The workshop ended with civil society organisations from Myanmar and Cambodia sharing about the common challenges of migrant workers in their respective countries. Ms Thet Thet Aung from the Future Light Centre shared that prospective migrant workers in Myanmar lack comprehensive information about private recruitment agencies, which makes them vulnerable to the exploitation of unscrupulous intermediaries. Upon return, a lack of job opportunities at home, combined with an inability to apply skills acquired in Japan, means that a number of migrant returnees have no choice but to re-migrate. In Cambodia, Mr Sokchar Mom from the Legal Support for Children and Women highlighted the lack of a standard recruitment fee in Cambodia as a major issue that has enabled some unscrupulous intermediaries to charge exorbitant fees. In his experience, a number of prospective migrants have been forced to incur debt to migrate. Moving forward, he urged the Japanese and Cambodian governments to collectively tackle the issue of high recruitment fees.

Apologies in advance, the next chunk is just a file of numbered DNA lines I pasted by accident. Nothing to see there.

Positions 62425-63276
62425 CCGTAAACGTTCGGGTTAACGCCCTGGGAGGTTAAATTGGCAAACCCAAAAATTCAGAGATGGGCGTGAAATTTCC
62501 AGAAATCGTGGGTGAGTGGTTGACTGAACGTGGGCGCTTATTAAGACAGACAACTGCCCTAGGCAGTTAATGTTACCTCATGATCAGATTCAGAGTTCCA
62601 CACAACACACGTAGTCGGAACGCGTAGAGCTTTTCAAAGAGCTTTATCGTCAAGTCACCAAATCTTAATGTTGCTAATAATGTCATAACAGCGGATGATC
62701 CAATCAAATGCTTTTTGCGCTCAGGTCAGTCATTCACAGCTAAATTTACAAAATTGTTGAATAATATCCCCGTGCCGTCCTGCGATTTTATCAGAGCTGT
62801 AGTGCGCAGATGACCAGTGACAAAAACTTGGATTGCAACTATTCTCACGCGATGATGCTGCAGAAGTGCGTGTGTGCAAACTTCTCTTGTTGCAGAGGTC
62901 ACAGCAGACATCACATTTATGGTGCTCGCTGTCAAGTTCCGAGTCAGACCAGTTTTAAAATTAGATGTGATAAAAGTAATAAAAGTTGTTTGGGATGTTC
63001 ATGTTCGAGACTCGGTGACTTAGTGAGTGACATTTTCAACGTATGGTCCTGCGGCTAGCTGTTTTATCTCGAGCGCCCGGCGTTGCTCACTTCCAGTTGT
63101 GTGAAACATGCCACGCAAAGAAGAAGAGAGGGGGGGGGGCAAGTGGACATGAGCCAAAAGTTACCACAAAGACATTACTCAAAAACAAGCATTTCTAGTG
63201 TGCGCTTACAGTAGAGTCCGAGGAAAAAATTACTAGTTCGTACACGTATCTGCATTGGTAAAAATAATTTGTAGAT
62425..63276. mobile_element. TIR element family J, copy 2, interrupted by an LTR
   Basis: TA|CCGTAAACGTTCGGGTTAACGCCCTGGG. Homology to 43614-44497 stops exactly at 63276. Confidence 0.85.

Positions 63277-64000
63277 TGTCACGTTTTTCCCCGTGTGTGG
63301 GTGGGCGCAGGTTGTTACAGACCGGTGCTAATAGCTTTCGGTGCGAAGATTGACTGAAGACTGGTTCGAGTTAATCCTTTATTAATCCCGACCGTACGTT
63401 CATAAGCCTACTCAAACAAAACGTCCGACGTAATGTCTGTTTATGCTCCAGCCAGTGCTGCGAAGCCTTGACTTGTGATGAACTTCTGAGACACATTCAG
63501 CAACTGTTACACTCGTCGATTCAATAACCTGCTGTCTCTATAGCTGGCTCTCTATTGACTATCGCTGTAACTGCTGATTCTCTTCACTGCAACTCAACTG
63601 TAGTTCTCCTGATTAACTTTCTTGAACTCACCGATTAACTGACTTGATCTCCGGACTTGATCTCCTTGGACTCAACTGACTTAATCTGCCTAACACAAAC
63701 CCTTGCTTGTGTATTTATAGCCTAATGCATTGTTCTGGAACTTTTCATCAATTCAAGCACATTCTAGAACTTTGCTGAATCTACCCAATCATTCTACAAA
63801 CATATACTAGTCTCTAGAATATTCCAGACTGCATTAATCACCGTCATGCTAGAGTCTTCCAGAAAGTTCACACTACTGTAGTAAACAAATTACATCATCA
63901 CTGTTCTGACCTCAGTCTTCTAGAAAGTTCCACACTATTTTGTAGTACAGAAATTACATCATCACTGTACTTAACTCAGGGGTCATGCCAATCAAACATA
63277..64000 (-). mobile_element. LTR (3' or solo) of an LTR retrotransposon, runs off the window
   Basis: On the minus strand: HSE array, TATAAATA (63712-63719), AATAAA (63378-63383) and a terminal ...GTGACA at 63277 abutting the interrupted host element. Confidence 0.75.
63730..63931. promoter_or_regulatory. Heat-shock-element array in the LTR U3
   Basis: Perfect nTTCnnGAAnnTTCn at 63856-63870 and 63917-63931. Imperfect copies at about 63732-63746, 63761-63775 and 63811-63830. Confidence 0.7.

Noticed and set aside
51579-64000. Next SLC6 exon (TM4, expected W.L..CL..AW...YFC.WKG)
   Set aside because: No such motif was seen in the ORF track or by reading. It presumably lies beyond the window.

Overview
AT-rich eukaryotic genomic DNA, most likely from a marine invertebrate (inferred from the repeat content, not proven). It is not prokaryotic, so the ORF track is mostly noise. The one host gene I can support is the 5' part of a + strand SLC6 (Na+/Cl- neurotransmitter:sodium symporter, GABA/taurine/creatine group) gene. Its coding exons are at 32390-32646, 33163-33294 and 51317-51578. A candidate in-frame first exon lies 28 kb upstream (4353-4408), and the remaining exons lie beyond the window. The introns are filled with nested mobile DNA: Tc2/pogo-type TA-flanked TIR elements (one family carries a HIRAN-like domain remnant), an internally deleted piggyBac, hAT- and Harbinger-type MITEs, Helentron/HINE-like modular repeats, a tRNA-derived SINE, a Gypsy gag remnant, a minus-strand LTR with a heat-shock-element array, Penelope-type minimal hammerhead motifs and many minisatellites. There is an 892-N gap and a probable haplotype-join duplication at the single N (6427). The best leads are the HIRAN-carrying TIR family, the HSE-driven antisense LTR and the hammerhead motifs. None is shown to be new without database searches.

To address challenges arising from labour migration from Mekong countries to Japan, many participants highlighted the need for enhanced collaboration among different stakeholders in countries of origin and destination. Participants expressed an interest in deepening the dialogue to ensure migrant workers are well protected throughout the migration cycle.